Sunday, March 20, 2011

Authentically Fake

Perhaps you've seen the commercials: a shiny gold-colored coin slowly rotates while a voice describes it as a "$50 Gold Buffalo Tribute Coin". The narrator of the commercial goes on and on about how valuable gold is and how it is likely to rise in value, and how this "$50 coin" offered at only $9.95 is "clad" in "pure" 24 karat gold. It comes with a "certificate of authenticity" and is a "re-creation" of the "purest gold coin ever made". It goes on to say that with gold "skyrocketing past $1,300 an ounce" the $9.95 price can only be guaranteed for seven days, creating a sense of urgency.

Most anyone with common sense knows they are not getting a solid gold coin worth even $50 for $9.95, but the mention of the coin being "clad" in "pure" 24 karat gold, followed by the mention of how gold is skyrocketing in price, gives one the feeling that what they are purchasing surely must be worth more than what they are being charged, and that, even if it isn't, it surely will be once the price of gold and/or the value of this "collector's item" rises.

Even the most astute observer can be fooled if bombarded with the many misleading terms and phrases catapulted in this advertisement. When an amateur coin-collecting friend of mine asked me to look into this, even I was amazed at how carefully crafted the words they used were and, how even though the words they were using were technically accurate, the advertisement could easily leave one with the impression that they were purchasing something completely different than what was actually being sold.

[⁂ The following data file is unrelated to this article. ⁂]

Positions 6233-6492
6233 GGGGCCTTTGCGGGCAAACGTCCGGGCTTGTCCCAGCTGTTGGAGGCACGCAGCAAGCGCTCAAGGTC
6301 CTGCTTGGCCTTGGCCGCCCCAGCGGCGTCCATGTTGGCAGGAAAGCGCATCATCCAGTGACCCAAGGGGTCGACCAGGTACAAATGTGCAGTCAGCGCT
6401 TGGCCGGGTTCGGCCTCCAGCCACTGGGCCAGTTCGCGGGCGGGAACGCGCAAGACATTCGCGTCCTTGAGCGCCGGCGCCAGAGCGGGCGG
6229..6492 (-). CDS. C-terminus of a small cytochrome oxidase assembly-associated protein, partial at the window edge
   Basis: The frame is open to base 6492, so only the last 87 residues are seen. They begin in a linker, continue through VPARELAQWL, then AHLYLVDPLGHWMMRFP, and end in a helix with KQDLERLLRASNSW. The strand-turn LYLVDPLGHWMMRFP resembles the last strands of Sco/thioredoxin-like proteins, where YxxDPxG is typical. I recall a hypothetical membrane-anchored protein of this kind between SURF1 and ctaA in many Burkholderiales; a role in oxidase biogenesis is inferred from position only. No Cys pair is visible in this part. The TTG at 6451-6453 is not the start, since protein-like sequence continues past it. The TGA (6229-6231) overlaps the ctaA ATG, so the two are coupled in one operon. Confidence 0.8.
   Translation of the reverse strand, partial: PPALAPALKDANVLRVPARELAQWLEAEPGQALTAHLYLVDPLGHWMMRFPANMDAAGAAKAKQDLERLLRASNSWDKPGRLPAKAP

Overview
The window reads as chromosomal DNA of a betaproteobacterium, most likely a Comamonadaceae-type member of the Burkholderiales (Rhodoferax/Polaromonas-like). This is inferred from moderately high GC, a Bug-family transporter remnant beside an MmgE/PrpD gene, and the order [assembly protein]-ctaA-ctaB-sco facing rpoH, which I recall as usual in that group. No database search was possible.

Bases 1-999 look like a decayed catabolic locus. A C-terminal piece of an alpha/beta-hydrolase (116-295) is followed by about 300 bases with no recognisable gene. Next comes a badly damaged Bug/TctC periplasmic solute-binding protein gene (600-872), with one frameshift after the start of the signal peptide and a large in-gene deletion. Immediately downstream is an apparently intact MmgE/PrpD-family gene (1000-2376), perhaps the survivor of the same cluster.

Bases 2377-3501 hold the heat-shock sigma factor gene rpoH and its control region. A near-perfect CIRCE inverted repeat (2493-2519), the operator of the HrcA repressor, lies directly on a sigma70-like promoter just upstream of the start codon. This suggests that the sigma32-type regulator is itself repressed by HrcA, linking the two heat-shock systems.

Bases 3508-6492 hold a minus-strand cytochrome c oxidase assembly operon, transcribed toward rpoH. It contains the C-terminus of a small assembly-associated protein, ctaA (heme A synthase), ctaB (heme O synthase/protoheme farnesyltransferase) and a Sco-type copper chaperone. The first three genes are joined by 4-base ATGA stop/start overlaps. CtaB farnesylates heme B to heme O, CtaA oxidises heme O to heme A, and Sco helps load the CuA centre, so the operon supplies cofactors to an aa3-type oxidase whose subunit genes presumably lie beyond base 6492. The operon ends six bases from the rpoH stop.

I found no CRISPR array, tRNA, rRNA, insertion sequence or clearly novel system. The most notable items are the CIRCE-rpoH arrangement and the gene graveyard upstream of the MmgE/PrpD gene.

For those who enjoy the study of misleading advertisements, or if you're curious as to whether or not this coin might still be worth $9.95 (it is, after all, "clad" in 24 karat gold) here is a breakdown of what the words used in this ad really mean, with each portion of the title underlined explained individually:

$50 Gold Buffalo Tribute Coin/Proof:

A "proof" coin is simply a coin that has been made with a specially polished and treated die in order to create a cameo-like effect, with the raised part of the coin standing out from a mirror-like "background" (flat surface) of the coin. Proof coins are struck twice or more, but beyond that, that's all a "proof" coin is. You could design anything, manufacture it in any kind of metal using a specially treated die, and call it a "proof".

Furthermore, any facility that manufactures coins can be called a "mint". You can create a "mint" in your own back yard if you want to manufacture metal discs with designs on them. It doesn't convey the right to create legal tender with monetary value.

$50 Gold Buffalo Tribute Coin/Proof:

Tribute simply means that this coin pays "tribute" to the original. In other words, it's a fake, a replica, a copy. In fact, U.S. federal law requires that the word "copy" appear on the coin for this very reason. If you look closely at the coin in the advertisement (also available on the web site where the coin is sold) you can see the word "copy" is engraved into the braid of the head on the coin.

In the advertisement, the term "non-monetary" is used, but when it appears in the middle of so many other misleading words, it's barely noticeable. Also, in the audio of the commercial, the term "non-monetary" is spoken so quickly it's almost impossible to discern what is being said.